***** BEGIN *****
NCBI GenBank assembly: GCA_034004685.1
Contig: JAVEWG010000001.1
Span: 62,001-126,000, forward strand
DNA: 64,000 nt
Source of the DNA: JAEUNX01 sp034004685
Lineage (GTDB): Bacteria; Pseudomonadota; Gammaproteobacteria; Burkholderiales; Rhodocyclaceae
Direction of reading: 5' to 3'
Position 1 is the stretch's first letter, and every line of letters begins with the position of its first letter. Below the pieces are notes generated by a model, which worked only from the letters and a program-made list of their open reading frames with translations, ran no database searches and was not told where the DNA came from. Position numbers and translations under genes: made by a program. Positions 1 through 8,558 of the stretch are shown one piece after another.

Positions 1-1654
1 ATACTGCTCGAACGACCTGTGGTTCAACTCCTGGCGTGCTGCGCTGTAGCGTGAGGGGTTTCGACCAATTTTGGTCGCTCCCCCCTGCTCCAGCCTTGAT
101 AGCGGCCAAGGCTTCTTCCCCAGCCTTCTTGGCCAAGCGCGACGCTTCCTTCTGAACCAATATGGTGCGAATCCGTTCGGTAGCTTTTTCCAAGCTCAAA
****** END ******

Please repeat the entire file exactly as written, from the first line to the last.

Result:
NCBI GenBank assembly: GCA_034004685.1
Contig: JAVEWG010000001.1
Span: 62,001-126,000, forward strand
DNA: 64,000 nt
Source of the DNA: JAEUNX01 sp034004685
Lineage (GTDB): Bacteria; Pseudomonadota; Gammaproteobacteria; Burkholderiales; Rhodocyclaceae
Direction of reading: 5' to 3'
Position 1 is the stretch's first letter, and every line of letters begins with the position of its first letter. Below the pieces are notes generated by a model, which worked only from the letters and a program-made list of their open reading frames with translations, ran no database searches and was not told where the DNA came from. Position numbers and translations under genes: made by a program. Positions 1 through 8,558 of the stretch are shown one piece after another.

Positions 1-1654
1 ATACTGCTCGAACGACCTGTGGTTCAACTCCTGGCGTGCTGCGCTGTAGCGTGAGGGGTTTCGACCAATTTTGGTCGCTCCCCCCTGCTCCAGCCTTGAT
101 AGCGGCCAAGGCTTCTTCCCCAGCCTTCTTGGCCAAGCGCGACGCTTCCTTCTGAACCAATATGGTGCGAATCCGTTCGGTAGCTTTTTCCAAGCTCAAA